A person has been rushed to hospital in a serious condition after an incident on a South Auckland suburban street this afternoon. Both police and…
The family of the Communities Secretary emigrated from Pakistan in the 1960s, said that his family could have easily been caught up in the situation.
He told The Sunday Telegraph: “I thought that could be my mum… my dad… my uncle… it could be me.”
Mr Javid added: “I was really concerned when I first started hearing and reading about some of the issues.
"It immediately impacted me. I’m a second-generation migrant.
"My parents came to this country from Pakistan, just like the Windrush generation.”
His comments come ahead of the upcoming local elections with the Conservatives feeling the pressure over the fallout from the Windrush debacle.
However Mr Javid mounted a defence of the Tories, saying people should look to their record and the “bigger picture” as well as their attempts to put things right.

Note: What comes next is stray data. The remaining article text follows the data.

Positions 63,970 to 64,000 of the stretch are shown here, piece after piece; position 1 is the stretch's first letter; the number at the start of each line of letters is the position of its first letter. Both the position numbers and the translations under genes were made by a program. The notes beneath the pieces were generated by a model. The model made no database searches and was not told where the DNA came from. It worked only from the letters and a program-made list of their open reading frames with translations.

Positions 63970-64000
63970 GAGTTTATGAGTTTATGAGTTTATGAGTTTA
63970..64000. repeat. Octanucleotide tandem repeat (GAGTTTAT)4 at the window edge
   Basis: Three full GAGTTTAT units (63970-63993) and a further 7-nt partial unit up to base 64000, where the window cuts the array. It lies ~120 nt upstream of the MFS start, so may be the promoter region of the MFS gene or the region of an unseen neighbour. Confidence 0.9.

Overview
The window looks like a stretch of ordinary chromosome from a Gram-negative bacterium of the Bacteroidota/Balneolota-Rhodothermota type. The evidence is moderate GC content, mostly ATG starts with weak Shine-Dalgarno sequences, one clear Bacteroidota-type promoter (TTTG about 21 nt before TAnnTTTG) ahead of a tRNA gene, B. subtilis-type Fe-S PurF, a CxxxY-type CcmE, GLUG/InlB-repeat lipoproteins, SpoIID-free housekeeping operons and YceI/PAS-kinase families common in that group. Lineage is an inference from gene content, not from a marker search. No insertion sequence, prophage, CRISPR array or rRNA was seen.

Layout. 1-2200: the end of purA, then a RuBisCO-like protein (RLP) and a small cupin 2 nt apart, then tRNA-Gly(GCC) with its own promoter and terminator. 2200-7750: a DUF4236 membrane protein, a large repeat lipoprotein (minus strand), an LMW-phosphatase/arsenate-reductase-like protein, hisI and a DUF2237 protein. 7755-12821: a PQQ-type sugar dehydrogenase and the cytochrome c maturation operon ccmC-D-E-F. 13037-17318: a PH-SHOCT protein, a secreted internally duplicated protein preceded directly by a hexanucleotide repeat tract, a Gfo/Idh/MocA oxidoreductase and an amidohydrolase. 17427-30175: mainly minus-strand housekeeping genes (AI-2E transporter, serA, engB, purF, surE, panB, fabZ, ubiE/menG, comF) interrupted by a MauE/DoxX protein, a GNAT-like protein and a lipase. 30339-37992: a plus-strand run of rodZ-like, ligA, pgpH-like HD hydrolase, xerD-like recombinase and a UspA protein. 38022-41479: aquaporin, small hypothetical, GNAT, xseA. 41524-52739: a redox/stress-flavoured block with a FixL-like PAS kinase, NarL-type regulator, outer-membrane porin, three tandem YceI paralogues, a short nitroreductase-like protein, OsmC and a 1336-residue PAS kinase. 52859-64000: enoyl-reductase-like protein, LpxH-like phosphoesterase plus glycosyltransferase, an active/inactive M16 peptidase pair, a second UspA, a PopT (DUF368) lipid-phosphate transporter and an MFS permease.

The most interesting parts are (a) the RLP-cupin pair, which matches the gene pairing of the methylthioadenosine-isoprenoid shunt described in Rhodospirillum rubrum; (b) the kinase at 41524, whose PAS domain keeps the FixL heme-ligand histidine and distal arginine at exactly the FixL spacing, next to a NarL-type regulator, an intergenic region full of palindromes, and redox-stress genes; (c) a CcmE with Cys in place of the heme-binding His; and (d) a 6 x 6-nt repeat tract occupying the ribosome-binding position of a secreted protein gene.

But his comments could be difficult to swallow for Amber Rudd, the Home Secretary, as she faces mounting pressure from the likes of Labour back bencher David Lammy who are calling for her to resign over the issue.
Ms Rudd is expected to make a statement in the Commons on Monday regarding claims she misled Parliament over whether she was aware of deportation targets for illegal immigrants.
She will also be called to answer further questions from the Commons home affairs committee, along with her most senior civil servant.
The Windrush row exploded earlier this month after it emerged migrants from Commonwealth countries who settled in the UK from the 1940s but could not prove they had lived here continuously were threatened with deportation.
It later emerged that thousands of disembarkation cards were destroyed while Mrs May was home secretary.
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